The true story of Great Depression-era outlaws Bonnie and Clyde has been a source of inspiration for filmmakers throughout the history of the crime genre. In fact, some of the most revolutionary and innovative Hollywood thrillers have used the infamous American killer couple as a template.
You Only Live Once (Lang, 1937)
After making his name as an icon of the German Expressionist movement of the 1920s, Fritz Lang started making films in America in 1936. His first Hollywood effort, Fury (1936), received an Academy Award nomination. He followed Fury up with You Only Live Once. It stars Henry Fonda as Eddie, an ex-convict who can’t seem to keep out of trouble. He is joined by his wife Joan (Sylvia Sydney) as they begin a life on the run after Eddie is framed for murder. As one of the first films to use the lovers-on-the-run crime trope, You Only Live Once lays down much of the iconography for the sub-genre, and its influence can be seen throughout the rest of the films covered in this article.
Lang’s film juxtaposes romantic scenes between the two main characters with the violence of the film noir genre in a way that would influence many other killer-couple films. The reason that Bonnie-and-Clyde-type characters are compelling are their contradictions. They are presented as passionate, caring, and loving towards one another, but at the same time they are brutal and heartless toward any individual that gets in their way. This set them apart from the criminals often depicted on screen, as they were afforded complexities that typical outlaw characters were not.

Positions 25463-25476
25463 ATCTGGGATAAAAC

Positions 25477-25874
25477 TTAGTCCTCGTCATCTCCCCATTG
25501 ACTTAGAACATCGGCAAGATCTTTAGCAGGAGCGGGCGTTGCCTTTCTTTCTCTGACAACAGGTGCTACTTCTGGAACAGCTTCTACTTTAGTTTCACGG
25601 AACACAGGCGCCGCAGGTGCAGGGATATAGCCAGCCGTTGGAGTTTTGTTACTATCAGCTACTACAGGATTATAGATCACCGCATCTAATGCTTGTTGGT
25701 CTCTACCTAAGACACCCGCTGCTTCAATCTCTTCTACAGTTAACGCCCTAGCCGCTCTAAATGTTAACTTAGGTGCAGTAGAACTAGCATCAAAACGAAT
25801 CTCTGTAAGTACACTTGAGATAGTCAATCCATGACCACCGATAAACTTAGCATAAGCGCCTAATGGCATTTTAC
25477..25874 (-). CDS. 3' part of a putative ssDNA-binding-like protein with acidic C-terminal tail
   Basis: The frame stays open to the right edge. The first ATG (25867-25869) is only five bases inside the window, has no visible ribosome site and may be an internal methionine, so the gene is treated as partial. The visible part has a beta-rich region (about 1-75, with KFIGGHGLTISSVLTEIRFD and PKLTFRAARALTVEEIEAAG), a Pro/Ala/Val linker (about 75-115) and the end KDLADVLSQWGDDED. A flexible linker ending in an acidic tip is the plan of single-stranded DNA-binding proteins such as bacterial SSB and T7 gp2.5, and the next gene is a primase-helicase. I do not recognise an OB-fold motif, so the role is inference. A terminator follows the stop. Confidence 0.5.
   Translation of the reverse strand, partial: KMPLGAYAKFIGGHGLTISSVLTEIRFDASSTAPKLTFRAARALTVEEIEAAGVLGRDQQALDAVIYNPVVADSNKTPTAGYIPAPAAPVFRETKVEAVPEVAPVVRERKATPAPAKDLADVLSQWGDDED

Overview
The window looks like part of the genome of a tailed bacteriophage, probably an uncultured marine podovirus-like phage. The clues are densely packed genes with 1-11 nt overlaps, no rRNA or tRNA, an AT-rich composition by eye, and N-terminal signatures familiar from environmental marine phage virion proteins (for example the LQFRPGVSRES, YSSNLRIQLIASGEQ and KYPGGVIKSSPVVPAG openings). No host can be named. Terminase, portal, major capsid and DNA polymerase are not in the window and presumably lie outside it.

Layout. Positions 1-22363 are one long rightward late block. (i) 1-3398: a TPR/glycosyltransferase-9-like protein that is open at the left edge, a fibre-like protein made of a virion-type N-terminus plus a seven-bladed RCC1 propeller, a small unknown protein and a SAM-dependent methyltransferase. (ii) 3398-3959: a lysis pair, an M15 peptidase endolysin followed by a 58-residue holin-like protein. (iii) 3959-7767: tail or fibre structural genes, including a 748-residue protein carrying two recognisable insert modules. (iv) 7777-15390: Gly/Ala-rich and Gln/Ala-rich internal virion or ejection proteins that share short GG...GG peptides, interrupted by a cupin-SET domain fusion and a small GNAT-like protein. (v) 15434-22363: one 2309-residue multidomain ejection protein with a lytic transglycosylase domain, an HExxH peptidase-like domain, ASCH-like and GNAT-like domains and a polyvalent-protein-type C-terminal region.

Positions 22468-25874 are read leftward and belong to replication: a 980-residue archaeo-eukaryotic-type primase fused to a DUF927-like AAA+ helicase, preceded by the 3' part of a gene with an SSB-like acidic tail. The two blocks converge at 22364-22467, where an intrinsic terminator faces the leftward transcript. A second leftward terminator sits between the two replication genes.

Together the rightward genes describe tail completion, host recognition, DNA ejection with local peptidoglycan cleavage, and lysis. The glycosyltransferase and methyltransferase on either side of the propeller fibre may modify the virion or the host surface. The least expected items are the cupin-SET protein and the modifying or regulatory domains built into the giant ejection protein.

More so than the films that it would influence, You Only Live Once offers the audience a deep understanding of Eddie and Joan’s love for each other. Sydney is completely believable as the wife of Fonda’s outlaw. Her performance deftly balances her character’s desire for her husband to go straight alongside her willingness to defend him when he is unable to. As one of the first Hollywood films to use the Bonnie and Clyde story, You Only Live Once signalled the beginning of a style of cinematic crime thriller which combined romance and violence in a way that shocked mainstream audiences. It holds up today as one of Lang’s best American films, and its influence is readily apparent in succeeding interpretations.
Gun Crazy (Lewis, 1950)
Joseph H. Lewis’ Gun Crazy pushed the boundaries of Hollywood noir just as the genre was coming toward the end of its popularity. It stars Peggy Cummins and John Dall as a Bonnie and Clyde-inspired couple who meet at a carnival and leave together to start a crime spree. Based on a short story of the same name by MacKinlay Kantor, the film’s male protagonist, Bart, has an obsession with guns. Despite this, he is not a violent person, and refuses to kill living beings. The same cannot be said for his wife and partner-in-crime, Annie. She has a history of violence, and it quickly becomes clear that she will do anything to avoid being caught.